Version Reviewed: 1.0
Graphics / Sound [rating:4/5]
Game Controls [rating:5/5]
Re-use / Replay Value [rating:2/5]
[caption id="attachment_8936" align="alignright" width="200" caption="Off to the Strawberry Races"][img id="img_0001-2-200x300.png"][/caption]As young children it's seen as almost a right of passage to dabble in specicide. If ants didn't wish to be wiped out by mischievous flip-flops and Superman sneakers, they really shouldn't have congregated so blatantly. Occasionally though, someone steps on the wrong hill. A foot covered by angry, dangling fire-ants will change the way you think of those hard-working little insects forever. Such enmity must extend past the realm of childhood. For those who have been bitten and carry the scars, Ant Hill allows you to work through the trauma of a scarred childhood while keeping your loafers free of dirt and corpses. In Ant Hill, you hover above a stark section of bare earth where a colony of black ants have chosen to live. A few leaves peak over the edge of the screen and move gently when ants crawl over them. All this probably seems too tranquil, so it's up to you to mix things up a bit.
Gameplay and Interface
The list of nice things you can do for the ants is pretty short. You can feed them strawberries, which, I have to admit, is pretty nice since ants aren't picky about food. You can also move their ant hill, so their paths don't get predictable, or you can guide them directly to certain things (which isn't always nice). Ants can also have races with red ants that involve either pushing rocks off the screen or eating strawberries. A strawberry eating contest sounds nice, but in my experience it always ended with all the ants (red and black) embroiled in a deadly war. (Dying triggers a cute little image of them turning into ants with wings)
[img id="img_000116-200x300.png"]Another, less benevolent, tool is a magnifying glass that doesn't magnify anything, but does cause tiny insects (strangely just tiny insects) to burst into flames. I suppose sympathetic people could use this to kill the aggressive red ants, but it seems like taking sides would be a step backwards. You may choose to drop rocks on top of the hill or on top of ants (if you're quick enough) with gusto and style that reminds one of Coyote vs. Roadrunner. The ants will push any rock off the screen, presumably to secure their colony. Finally, you can tilt the piece of ground using the iPhone accelerometer so that the ants go sliding about along with the rocks and strawberries that you've dropped previously. And yes, for those with devious minds, this means that you can lure ants with tasty treats and then tilt to crush them with the sweet confection fresh on their mandibles.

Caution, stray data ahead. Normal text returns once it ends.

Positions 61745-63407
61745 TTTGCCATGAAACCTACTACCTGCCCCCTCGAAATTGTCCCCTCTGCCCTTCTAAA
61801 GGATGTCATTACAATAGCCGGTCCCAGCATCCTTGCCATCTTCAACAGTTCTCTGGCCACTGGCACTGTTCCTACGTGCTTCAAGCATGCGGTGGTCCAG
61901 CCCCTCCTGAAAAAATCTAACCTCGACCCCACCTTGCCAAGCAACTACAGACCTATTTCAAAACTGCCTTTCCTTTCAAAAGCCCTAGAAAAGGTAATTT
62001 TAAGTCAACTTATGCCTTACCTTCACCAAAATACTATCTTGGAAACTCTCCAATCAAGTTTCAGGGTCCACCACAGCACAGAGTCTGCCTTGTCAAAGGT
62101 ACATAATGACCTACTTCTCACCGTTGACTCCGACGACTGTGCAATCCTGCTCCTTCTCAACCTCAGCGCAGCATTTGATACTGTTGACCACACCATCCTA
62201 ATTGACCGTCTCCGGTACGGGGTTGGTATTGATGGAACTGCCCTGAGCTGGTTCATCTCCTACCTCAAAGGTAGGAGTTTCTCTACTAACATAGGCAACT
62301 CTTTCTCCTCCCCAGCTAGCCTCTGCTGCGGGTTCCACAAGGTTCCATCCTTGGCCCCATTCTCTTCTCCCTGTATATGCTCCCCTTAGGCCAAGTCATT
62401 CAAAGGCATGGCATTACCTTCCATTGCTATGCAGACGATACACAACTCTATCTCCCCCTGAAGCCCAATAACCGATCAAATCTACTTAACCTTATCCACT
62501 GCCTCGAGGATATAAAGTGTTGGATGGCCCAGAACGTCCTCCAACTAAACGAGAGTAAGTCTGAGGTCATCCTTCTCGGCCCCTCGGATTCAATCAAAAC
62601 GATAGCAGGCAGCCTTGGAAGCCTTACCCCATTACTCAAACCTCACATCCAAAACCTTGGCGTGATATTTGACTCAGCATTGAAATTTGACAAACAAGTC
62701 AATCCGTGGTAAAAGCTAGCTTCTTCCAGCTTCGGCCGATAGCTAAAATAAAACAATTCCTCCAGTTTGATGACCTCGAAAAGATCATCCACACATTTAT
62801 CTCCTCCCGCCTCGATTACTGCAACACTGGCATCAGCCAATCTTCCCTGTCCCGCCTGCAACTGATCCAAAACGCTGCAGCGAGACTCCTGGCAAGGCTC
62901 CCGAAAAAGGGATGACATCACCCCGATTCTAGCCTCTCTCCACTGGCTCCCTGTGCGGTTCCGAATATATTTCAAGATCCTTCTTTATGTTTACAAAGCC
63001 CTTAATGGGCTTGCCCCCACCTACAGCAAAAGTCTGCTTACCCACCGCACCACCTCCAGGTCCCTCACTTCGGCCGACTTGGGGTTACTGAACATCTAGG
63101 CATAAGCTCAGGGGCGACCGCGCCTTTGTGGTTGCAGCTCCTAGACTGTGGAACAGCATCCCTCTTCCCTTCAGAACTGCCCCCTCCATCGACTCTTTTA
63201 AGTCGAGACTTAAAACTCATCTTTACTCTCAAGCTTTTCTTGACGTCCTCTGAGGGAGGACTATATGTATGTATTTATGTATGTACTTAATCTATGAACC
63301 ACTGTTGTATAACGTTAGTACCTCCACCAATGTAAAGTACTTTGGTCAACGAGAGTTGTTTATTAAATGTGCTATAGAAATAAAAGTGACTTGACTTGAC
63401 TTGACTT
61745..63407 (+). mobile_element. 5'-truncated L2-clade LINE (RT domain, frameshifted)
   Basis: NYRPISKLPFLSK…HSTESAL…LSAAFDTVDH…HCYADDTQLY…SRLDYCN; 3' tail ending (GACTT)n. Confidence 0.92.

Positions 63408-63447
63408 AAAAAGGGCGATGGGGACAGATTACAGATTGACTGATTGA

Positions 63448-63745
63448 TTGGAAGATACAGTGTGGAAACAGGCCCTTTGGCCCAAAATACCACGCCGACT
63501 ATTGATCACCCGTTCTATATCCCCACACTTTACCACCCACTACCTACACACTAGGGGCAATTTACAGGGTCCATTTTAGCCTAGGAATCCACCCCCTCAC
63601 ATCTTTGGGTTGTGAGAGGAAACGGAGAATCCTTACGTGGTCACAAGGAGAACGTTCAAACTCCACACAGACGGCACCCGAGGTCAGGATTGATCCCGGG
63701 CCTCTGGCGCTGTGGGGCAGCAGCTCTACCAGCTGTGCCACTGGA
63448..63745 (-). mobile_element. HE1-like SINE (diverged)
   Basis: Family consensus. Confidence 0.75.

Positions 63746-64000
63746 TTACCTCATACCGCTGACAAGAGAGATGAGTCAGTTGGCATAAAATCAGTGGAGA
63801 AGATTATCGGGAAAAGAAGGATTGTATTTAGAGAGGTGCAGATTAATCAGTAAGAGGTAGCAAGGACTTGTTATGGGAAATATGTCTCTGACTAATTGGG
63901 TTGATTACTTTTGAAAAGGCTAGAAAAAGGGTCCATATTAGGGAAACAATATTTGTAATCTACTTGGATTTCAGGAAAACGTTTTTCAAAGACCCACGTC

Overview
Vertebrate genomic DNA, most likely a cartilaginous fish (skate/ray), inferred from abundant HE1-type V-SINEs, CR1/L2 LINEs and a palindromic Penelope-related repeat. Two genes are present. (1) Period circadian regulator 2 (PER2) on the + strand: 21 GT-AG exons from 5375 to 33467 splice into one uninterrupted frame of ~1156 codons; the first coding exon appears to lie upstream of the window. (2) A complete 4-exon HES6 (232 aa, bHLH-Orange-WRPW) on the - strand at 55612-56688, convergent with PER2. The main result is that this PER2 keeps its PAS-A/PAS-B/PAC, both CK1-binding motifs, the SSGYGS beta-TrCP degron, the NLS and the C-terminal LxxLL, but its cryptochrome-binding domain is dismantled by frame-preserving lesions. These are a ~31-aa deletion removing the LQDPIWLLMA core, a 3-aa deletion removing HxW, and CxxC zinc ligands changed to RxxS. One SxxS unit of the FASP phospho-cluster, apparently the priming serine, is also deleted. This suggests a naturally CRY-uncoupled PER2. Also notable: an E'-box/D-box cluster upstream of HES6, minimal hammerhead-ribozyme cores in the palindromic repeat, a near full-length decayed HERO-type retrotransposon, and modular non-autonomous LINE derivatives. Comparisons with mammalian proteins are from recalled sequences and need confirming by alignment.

The game gains some interest when combinations of these options come into play. For example, when in a strawberry race, you can slide the strawberry around, which often confuses opposing teams into eating the other group's fruit. If the ants were more intelligent, it'd limit the fun that can be had with these sort of variations. Greatly increasing the number of ants can make things much more fun. The animations are great, bringing a slight tinge of revulsion when the ants swarm out of their mound. Sounds are also a great fit for the application.
Unfortunately there's just not enough variation to hold one's interest.
The red ants add a layer of interest, but they seem to appear randomly and they leave you wishing that you could wage battles against an opposing mound. Just extending the screen via zoom to see an enemy mound and perhaps adding a stream for ants to cross would greatly improve the game's longevity. Other positive and negative options would also be great, and the game could even potentially be extended into the realm of strategy. Food/Population management when added to warfare and even adding other predators would transform the game from a (very well done) novelty into a must-have.
Ant Hill is a really interesting concept that just needs some added content to be a shining star on the App Store. Games like Pocket God inhabit the same space and succeed by constantly adding features. The developer could take that route or they could go even further and add a depth to the gameplay that would be that much more enticing. Right now, I feel the app is worth a look at its low price point, but you may want to wait for a little more excitement to come to the colony.